As part of the competition, students are required to design a robot capable of navigating through and excavating 10 kilograms of simulated Martian regolith, a layer of loose material that covers a solid rock.

Alabama Astrobotics LiDAR Image

A sort of light radar, or lidar, is used by the robot built by students to in effect see its surroundings so it can navigate. This image is a scan of the team’s practice area taken by the robot’s sensors.

A year ago, the team’s robot completed a dig in the contest without students navigating or operating it. The robot was the first in the contest’s history to complete a run with complicated autonomous programming that could be used by an actual NASA robot on another planet or asteroid, Ricks said.

Like every year, the team designed and built a new robot. For this competition, however, the students kept the design from last year, improving some of its mining capabilities, making it lighter and upgrading its ability to operate on its own, Leslie said.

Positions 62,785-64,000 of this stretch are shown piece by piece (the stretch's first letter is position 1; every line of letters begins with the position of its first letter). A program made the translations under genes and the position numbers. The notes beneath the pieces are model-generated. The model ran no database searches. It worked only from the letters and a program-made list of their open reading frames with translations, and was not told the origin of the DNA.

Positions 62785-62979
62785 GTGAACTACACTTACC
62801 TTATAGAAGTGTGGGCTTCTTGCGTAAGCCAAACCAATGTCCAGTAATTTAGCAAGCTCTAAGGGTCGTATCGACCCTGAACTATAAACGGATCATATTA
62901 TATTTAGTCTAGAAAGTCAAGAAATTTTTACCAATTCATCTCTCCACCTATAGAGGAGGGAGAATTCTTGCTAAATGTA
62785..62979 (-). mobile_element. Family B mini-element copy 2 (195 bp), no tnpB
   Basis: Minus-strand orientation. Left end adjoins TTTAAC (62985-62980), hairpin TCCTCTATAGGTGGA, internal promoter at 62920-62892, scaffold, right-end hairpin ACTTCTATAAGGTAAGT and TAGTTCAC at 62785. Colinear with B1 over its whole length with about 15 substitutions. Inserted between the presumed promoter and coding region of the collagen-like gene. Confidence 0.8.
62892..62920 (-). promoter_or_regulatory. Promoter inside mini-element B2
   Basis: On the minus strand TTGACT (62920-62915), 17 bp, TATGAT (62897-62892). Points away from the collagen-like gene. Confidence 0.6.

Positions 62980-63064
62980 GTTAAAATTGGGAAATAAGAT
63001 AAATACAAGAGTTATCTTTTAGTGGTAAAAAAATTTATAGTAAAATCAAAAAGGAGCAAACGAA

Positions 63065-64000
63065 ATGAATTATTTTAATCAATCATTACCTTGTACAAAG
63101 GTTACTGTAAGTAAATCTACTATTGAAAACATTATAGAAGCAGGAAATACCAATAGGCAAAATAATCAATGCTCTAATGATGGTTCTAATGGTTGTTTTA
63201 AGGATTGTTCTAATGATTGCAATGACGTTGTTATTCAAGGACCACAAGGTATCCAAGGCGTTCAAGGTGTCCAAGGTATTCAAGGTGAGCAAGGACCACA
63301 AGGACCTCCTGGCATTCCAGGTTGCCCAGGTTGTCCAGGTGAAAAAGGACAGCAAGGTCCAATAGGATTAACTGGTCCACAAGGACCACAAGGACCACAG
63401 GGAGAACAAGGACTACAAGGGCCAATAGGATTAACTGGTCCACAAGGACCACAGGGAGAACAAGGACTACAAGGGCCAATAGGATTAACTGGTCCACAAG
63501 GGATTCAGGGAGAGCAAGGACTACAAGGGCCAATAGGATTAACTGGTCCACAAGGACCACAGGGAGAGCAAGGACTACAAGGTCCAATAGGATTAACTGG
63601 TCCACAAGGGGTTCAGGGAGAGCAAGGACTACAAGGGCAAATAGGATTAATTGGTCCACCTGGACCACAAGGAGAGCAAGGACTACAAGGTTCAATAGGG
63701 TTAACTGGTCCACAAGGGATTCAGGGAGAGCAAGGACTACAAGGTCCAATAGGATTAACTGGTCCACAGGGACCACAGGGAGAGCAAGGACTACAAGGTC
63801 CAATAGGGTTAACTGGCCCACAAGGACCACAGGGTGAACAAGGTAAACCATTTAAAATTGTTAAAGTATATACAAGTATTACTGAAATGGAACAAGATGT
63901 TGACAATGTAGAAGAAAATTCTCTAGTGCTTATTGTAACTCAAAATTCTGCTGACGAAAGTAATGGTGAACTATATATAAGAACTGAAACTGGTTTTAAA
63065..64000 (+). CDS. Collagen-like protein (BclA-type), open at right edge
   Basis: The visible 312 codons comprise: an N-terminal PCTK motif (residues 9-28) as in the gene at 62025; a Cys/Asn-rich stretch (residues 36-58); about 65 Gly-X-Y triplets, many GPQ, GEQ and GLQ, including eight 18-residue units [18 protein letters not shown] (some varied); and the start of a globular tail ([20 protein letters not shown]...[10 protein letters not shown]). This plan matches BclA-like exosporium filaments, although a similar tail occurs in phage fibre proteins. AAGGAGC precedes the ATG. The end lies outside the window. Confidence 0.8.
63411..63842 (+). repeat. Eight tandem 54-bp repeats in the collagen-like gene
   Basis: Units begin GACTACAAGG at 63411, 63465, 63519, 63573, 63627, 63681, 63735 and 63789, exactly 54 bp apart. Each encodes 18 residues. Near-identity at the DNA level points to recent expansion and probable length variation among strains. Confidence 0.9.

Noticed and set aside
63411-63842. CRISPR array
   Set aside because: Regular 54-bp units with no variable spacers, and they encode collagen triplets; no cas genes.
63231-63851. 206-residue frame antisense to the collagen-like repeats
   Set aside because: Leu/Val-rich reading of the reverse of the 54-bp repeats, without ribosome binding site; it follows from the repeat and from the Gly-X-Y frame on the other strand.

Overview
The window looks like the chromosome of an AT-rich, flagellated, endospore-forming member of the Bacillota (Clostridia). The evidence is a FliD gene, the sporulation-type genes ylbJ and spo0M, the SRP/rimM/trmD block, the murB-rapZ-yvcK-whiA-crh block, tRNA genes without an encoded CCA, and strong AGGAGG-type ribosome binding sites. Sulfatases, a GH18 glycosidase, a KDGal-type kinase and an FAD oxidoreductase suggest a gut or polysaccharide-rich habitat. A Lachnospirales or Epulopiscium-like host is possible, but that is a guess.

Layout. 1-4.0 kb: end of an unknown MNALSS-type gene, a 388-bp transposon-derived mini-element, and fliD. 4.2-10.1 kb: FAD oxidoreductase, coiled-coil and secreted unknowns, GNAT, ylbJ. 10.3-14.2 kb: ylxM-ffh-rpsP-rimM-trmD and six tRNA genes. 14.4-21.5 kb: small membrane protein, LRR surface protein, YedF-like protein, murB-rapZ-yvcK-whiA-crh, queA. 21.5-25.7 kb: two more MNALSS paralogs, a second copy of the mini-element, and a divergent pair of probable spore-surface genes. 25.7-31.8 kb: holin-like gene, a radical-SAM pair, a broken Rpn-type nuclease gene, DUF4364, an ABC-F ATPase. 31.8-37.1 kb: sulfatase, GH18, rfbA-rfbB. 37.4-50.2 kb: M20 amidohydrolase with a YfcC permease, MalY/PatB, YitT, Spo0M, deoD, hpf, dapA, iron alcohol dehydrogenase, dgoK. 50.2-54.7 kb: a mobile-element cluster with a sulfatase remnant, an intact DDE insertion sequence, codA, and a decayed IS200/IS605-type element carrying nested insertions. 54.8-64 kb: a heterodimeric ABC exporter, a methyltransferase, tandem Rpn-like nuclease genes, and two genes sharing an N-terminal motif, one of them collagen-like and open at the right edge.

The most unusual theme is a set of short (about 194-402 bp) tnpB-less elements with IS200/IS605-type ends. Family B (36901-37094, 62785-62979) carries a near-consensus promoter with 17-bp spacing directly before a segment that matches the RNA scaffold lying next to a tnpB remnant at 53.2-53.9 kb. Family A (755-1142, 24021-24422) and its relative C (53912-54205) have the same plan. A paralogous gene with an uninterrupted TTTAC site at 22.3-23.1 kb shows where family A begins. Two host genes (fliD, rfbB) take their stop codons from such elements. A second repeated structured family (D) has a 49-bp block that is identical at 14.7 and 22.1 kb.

“We’ve tried different things in years past, but we’ve settled on this design because it’s a very difficult design to beat because it’s so efficient,” he said. “The big focus has been autonomy and controls, so we’re trying to control it in a much smarter way.”

Improvements include changes to the robot’s programming, or algorithms, that control autonomy, and upgrading the sensors that scan the competition arena that allow the robot essentially to see its surroundings and navigate around them, Leslie said.

Last year, Alabama Astrobotics was the only team to use lidar sensors on the robot. The sensors use lasers to measure distance and determine an object’s position, a sort of radar that uses light instead of sound. This year, the team is using a lidar sensor that can scan in 3-D, shooting out 16 laser beams instead of the one beam used last year, Leslie said.

The team will be judged on an oral presentation; a written systems engineering paper; project outreach in promoting science, technology, engineering and math disciplines; team spirit; and the mining category.

Within the mining category, the robot is judged on its overall weight, the amount of regolith collected, the amount of bandwidth required in communicating with the robot, the degree of autonomy demonstrated by the robot, and the degree of dust protection demonstrated by the robot.

With the NASA Robotic Mining Competition, autonomous robots help score points and challenge students, but the robots can be driven and operated by students by remote control. For the Sample Return Challenge, robots are required to operate on their own.